Mrs Rochester is dissatisfied with her opulent lifestyle, and she is tormented by cryptic nightmares in which Helen, her deceased best friend from Lowood Institution for Orphans, begs Jane for help.

When another friend from Lowood, Mary Anne Wilson, appears unexpectedly at Eyre Hall with distressing news, Jane realises she will not recover her peace of mind, fortitude, and passion unless she finds a way to keep the promise she made to Helen when she was a penniless orphan.

****

Resurgam is a standalone novella (Twelve chapters and 21,000 words), which can be read as a prequel to The Eyre Hall Series. The events narrated take place between 1853 and 1854, eleven years before Blood Moon at Eyre Hall, Book One of The Eyre Hall Series.

Why I wrote #Resurgam: An Eyre Hall Series #Novella inspired by Helen Burns’ Death in #Jane Eyre

I am sure I was not the only impressionable teenager who read chapter IX of Jane Eyre and was haunted forever by Charlotte Bronte’s description of Helen Burns’ death in Jane Eyre’s arms, where Helen’s corpse rested, nestled with Jane until the following morning.

Helen Burns was Jane Eyre’s best friend at Lowood Institution for Orphans, where Jane spent seven years as a student and two as a teacher. Helen supported Jane through the public humiliations Mr Brocklehurst imposed on her, and helped a non-conformist Jane to understand and adapt to the teachers and routine at Lowood. In case you don’t remember, you can read a flash fiction summary of chapter VIII, in which their friendship is explained, and chapter IX, which deals with Helen’s death.

Chapter IX ends with a few brief lines about Helen’s burial in an unknown mass grave. Forty girls, half of the pupils at Lowood, died of typhus that summer. As most of the girls were orphans, few of them had families, and those who did could not afford to pay for a headstone.

Resurgam is dedicated to my grandmother, Rafaela Fernandez, whom I never met because she was killed in an air raid in August 1937, during the Spanish Civil War, and buried anonymously in a mass grave. My mother, who was seven at the time, was sitting on her lap. Miraculously, she survived.

No doubt that is why I was especially sensitive to Helen’s death and anonymous mass burial. When I decided to write an Eyre Hall Series Novella, Helen’s death scene, her anonymous mass grave, and the word Resurgam were constantly on my mind.

In Jane Eyre, Jane tells her Dear Reader, that she returned to the cemetery fifteen years later, when she was married to Mr Rochester and had a son, to lay a headstone on her friend’s grave with the word, Resurgam.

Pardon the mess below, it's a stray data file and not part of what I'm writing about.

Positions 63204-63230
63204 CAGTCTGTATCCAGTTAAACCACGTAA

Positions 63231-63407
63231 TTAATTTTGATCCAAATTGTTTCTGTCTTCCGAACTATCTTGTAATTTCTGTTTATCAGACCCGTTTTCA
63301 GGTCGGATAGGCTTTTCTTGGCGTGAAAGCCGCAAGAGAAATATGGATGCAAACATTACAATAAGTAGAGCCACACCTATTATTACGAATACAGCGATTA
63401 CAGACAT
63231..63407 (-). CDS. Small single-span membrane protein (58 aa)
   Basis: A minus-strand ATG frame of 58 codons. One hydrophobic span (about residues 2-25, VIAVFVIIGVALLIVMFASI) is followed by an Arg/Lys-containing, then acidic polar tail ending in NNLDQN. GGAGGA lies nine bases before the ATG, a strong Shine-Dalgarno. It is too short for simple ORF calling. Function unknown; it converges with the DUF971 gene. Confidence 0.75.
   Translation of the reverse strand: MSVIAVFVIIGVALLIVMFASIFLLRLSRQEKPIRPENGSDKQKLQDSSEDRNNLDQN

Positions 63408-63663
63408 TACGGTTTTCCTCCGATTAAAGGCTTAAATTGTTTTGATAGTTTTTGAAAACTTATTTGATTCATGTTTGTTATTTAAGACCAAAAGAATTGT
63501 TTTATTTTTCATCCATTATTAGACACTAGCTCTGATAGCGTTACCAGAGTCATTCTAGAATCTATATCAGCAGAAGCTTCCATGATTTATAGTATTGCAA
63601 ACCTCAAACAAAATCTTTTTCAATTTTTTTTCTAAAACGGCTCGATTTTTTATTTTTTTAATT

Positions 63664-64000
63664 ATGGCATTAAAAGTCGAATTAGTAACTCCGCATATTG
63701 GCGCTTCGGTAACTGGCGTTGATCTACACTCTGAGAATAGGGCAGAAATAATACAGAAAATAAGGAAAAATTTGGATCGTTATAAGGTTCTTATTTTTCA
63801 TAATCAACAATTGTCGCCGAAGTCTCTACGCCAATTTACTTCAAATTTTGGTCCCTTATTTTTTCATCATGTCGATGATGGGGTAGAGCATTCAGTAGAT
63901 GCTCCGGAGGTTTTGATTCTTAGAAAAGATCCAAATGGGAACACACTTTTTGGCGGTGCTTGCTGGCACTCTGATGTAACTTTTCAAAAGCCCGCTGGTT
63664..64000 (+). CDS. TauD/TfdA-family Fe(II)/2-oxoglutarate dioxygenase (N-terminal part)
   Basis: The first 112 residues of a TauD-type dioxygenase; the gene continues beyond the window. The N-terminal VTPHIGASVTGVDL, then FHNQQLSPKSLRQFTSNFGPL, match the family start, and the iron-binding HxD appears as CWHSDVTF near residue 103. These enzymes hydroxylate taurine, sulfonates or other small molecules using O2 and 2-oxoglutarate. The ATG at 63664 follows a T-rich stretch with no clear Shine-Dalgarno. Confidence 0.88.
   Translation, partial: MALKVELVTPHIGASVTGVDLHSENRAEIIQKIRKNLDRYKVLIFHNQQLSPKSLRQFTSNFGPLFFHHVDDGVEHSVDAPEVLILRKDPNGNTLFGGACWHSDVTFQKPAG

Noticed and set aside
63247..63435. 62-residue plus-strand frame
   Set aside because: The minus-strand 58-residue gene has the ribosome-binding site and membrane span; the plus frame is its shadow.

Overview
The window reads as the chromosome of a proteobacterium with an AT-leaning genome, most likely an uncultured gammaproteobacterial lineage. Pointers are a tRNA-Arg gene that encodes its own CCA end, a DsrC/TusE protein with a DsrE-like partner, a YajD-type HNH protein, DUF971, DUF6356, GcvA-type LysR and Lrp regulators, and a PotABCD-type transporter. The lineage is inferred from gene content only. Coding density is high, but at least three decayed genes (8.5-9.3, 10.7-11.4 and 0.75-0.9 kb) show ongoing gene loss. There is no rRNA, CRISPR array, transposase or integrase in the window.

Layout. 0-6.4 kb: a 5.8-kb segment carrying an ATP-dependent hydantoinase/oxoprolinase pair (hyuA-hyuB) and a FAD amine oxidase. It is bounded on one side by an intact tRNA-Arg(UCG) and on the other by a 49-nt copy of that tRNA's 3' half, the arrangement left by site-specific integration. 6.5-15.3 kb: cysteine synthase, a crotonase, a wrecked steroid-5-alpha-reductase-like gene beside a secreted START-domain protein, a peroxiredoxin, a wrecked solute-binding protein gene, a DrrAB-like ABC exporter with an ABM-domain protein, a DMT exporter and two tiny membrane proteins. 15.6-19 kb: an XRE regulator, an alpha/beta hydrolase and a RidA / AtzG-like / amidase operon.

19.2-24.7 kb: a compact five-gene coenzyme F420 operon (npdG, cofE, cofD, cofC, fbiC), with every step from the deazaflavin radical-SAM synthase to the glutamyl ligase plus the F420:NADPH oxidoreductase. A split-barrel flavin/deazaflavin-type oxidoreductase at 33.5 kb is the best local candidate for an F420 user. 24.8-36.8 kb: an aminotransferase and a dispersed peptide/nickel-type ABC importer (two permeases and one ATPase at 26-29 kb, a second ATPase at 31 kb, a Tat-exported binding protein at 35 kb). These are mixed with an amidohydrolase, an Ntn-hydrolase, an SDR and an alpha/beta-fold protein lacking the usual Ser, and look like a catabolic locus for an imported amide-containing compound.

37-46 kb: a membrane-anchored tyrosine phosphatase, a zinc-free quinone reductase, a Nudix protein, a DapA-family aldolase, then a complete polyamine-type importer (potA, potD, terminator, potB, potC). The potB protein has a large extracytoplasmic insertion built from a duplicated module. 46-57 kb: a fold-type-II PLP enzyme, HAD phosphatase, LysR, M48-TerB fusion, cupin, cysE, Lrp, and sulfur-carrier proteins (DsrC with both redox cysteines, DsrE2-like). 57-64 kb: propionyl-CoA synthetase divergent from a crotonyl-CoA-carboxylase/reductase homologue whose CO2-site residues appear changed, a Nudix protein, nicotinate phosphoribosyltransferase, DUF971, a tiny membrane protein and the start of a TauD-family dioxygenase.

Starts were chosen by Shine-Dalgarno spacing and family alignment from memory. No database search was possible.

Why Resurgam? Resurgam is Latin for “I shall rise again.” It is found in the Bible referred to the resurrection of Christ on the third day. Helen was fervently religious, and stoically accepted her death. Helen also influenced Jane’s religious beliefs and faith in God, especially regarding life after death, which Jane firmly believed in. Her faith was the reason why she wanted her friend to have a headstone to remind everyone who saw it that they would rise again after death.

I wrote Resurgam to capture the moment Jane returned to Brocklebridge cemetery and erected Helen’s headstone. The plot explores the reasons Jane did so at that precise moment, and how the event came about. The novella delves into the themes of friendship, honouring our past and our deceased friends and relatives, as well as love, marriage, motherhood and social concerns.

Naturally I reimagined Jane, some years into her marriage, with her young son, John Eyre Rochester, while she was living at Eyre Hall, the house she built on the site of Thornfield Hall, with her uncle John Eyre’s inheritance.

Readers of Resurgam will see how the Rochesters’ marriage developed over the years and the way in which Jane adapted to her new life as the wife of the wealthy owner of the Rochester estate, as well as the reasons and way in which the word Resurgam finds its way to Brocklebridge Church graveyard.

Writing Resurgam was cathartic for me and my Jane Eyre. It was written at a challenging time, which led to a personal reflection about the life we lead, the dreams we achieve, and the people and life we leave behind, because we can’t have it all, or can we?

The events narrated in Resurgam occurred eleven years before Blood Moon at Eyre Hall, Book One of the Eyre Hall Series, so it can be read as a standalone or as a prequel to the series. Some of the main characters of The Eyre Hall Series, such as Michael, Susan, Mrs Leah, John Rochester, Bishop Templar (who is Archdeacon), and Isaac das Junot, appear in this 22,000-word novella. Check out yesterday’s post for the blurb and more information about Resurgam.

If this sounds intriguing, why not preorder here. It’s available on Amazon and other book retailers at a special launch price of one dollar click on the image below.

As always, if you would like a complimentary ARC in exchange for an honest review, just let me know in the comments or sign up for my newsletter by following the link below: